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New Pennsylvania loan program will provide up to $60 million to small-business owners


Loans up to $100,000 to for-profit businesses with 100 or fewer full-time employees are being made available to small businesses affected by the coronavirus, Gov. Tom Wolf announced today.

Funding is being provided through $40 million that is being made available to the Small Business First Fund for the new COVID-19 Working Capital Access Program. The Pennsylvania Industrial Development Authority authorized making $60 million available to support the loans.

Funds are expected to become available this week.

“CWCA is a step in the right direction, and it’s going to help provide a little peace of mind to hundred of small business owners and their employees, but I’m not going to pretend that it’s enough to cover the devastation that COVID-19 is bringing to our commonwealth, so I will continue to develop ways to assist Pennsylvania’s business community as well as our workforce," Gov. Tom Wolf said.

For purposes of this program, a retail or service enterprise is defined as a for-profit business entity that is involved in the business-to-business service, business-to-public service, mercantile, commercial, or point of sale retail sectors.

An agricultural producer is defined as a business involved in the management and use of a normal agricultural operation for the production of a farm commodity. A “farm commodity” is any Pennsylvania-grown agricultural, horticultural, aquacultural, vegetable, fruit, and floricultural product of the soil, livestock and meats, wools, hides, furs, poultry, eggs, dairy products, nuts, mushrooms, honey products and forest products.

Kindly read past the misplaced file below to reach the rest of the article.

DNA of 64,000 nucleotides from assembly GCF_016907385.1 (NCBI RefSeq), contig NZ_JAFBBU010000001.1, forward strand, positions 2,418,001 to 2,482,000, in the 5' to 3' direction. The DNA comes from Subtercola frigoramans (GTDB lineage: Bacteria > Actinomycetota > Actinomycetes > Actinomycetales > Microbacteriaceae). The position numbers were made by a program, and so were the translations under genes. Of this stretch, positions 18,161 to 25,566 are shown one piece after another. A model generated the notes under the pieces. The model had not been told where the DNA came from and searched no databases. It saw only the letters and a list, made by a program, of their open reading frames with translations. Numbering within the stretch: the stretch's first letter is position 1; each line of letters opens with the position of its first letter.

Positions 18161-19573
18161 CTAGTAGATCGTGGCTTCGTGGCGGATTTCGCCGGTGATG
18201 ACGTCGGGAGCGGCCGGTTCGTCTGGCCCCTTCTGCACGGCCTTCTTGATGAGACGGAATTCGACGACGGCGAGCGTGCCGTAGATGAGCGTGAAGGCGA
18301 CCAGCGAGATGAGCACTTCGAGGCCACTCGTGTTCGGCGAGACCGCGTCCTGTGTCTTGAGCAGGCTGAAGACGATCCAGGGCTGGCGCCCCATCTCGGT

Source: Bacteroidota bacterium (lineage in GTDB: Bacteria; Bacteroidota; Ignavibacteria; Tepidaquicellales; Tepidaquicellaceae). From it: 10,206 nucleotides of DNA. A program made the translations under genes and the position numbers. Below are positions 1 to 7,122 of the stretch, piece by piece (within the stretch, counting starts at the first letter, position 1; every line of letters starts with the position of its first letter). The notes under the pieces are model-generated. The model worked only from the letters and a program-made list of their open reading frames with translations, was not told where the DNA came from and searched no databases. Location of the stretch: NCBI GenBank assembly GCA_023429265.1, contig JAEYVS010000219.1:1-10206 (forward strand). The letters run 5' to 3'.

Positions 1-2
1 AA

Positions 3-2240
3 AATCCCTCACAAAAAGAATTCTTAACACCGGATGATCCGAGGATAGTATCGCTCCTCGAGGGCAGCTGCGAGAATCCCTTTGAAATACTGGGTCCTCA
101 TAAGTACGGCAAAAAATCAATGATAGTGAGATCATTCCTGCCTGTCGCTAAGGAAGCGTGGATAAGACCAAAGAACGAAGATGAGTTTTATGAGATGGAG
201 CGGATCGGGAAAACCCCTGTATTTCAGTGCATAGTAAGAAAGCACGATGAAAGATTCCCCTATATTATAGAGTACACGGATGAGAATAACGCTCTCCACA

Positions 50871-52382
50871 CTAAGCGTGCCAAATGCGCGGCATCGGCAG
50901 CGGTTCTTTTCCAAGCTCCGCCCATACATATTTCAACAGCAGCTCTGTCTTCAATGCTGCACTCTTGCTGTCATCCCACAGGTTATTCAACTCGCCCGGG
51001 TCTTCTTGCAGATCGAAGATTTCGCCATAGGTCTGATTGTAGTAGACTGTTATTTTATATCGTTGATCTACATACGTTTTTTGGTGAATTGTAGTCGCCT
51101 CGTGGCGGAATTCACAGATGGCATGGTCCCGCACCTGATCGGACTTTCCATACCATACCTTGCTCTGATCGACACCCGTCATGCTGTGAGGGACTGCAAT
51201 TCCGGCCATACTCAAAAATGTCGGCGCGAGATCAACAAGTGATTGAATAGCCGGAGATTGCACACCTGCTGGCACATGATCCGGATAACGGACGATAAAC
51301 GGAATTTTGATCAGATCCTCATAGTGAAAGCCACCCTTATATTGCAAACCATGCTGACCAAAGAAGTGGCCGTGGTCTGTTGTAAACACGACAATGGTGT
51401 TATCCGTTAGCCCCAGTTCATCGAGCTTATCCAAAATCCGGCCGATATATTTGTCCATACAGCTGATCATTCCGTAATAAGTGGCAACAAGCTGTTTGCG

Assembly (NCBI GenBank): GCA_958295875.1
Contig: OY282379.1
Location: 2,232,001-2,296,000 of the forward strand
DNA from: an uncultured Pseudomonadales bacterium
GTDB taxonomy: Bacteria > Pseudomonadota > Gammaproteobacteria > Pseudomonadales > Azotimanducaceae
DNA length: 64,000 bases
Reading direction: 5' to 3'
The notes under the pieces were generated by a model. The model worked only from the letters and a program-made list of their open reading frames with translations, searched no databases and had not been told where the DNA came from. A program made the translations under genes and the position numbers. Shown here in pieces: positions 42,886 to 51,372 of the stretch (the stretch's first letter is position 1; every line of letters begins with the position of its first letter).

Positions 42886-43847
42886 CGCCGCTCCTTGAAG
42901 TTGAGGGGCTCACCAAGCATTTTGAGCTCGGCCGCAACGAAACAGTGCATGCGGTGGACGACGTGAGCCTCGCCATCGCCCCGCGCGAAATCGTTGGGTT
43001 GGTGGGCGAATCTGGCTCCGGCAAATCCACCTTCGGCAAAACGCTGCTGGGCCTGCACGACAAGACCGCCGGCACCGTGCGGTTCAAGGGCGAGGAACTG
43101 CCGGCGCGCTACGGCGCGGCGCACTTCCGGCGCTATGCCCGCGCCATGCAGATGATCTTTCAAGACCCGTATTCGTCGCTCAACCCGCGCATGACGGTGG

Any eligible working capital cost, as defined above, incurred by the eligible business enterprise three months prior to submission of the loan application will count as an eligible cost toward either the loan amount or, if applicable, the matching investment requirement.

Retail/service enterprises are able to incur eligible working capital costs up to six months prior to submission of the loan application.

“There’s been major disruption to small businesses and their employees,” said House Democratic Leader Frank Dermody. “This is a bipartisan down payment to get some working capital out quickly. Much more help is needed and we’ll keep working on that.”

Loan terms are three years with a 12-year amortization. In addition, no payments will be due and payable during the first year; principal and any interest payments will be due monthly for years two and three; and a balloon payment will be due and payable at the end of the third year. The interest rate for the program is 0 percent except for agricultural producers in which case the interest rate is 2 percent fixed for the life of the loan.

All loan applications must be submitted through a Certified Economic Development Organization. For the list of CEDO’s operating within Pennsylvania, refer to

Businesses seeking guidance from DCED can also contact its customer service resource account at